I am currently working on two Detroit focused projects: a community-led “People’s Atlas of Detroit” being done in conjunction with Building Movement of Detroit, and a collaborative project with Dr. Yuson Jung on ethical and sustainable food in the city. To find out more about Professor Newman, visit his webpage.

 

Lee Wilkins

LEE WILKINS
Professor and Chair, Department of Communication
College of Fine, Performing and Communication Arts

Lee Wilkins teaches and studies media ethics and media coverage of hazards and disasters. She is the co-author of one of the most widely used college media ethics texts, Media Ethics: Issues and Cases, now in its 8th edition, and has also written books and scholarly articles on how journalists and public relations professionals make moral decisions.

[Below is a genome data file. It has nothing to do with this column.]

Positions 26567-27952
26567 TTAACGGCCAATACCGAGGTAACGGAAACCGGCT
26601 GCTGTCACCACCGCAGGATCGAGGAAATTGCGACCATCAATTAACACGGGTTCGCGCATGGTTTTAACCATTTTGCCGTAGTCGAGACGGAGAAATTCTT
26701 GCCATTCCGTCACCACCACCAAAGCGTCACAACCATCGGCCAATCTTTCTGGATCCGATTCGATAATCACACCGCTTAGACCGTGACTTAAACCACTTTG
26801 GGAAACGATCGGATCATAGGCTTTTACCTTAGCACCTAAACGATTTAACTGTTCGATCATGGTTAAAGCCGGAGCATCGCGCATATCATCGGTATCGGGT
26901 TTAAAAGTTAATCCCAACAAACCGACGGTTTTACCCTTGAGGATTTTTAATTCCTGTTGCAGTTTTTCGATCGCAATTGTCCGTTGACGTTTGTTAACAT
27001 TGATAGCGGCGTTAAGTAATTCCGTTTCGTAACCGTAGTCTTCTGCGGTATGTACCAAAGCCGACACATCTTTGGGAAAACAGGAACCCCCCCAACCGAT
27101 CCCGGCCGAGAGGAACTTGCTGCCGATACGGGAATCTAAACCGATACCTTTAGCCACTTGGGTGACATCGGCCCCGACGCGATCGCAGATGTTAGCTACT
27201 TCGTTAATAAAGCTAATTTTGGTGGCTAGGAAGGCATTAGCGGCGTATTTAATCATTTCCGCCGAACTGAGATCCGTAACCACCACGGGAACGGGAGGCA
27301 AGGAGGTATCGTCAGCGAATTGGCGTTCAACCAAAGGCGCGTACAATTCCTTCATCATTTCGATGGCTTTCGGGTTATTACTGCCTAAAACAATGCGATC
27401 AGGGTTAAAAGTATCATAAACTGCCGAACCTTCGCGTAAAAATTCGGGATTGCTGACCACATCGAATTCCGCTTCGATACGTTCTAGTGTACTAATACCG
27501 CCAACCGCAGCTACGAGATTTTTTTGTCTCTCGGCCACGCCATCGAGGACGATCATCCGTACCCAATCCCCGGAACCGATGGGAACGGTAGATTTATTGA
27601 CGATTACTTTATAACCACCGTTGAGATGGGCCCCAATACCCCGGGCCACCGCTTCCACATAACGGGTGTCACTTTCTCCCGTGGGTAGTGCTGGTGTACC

In 2010 her work on ethical thinking by public relations professionals received the PRIDE Award, as the best research in public relations, by the National Communication Association; in 2009 her co-edited book Handbook of Mass Media Ethics was named the best edited book by the ethics division of the National Communication Association.

She is a former newspaper reporter and editor and, before coming to Wayne State, taught at the University of Colorado, and the University of Missouri School of Journalism, where she is a professor emeritus. She earned her doctorate in political science from the University of Oregon, holds a masters in journalism from the same school, and undergraduate degrees in political science and journalism from the University of Missouri.

Her hobbies include quilting and community theater. Two of her favorite books are Carol Gilligan's In a Different Voice and J. K. Rowling's Harry Potter series. She and her husband David are owned by three border terriers. Wilkins currently serves as department chair.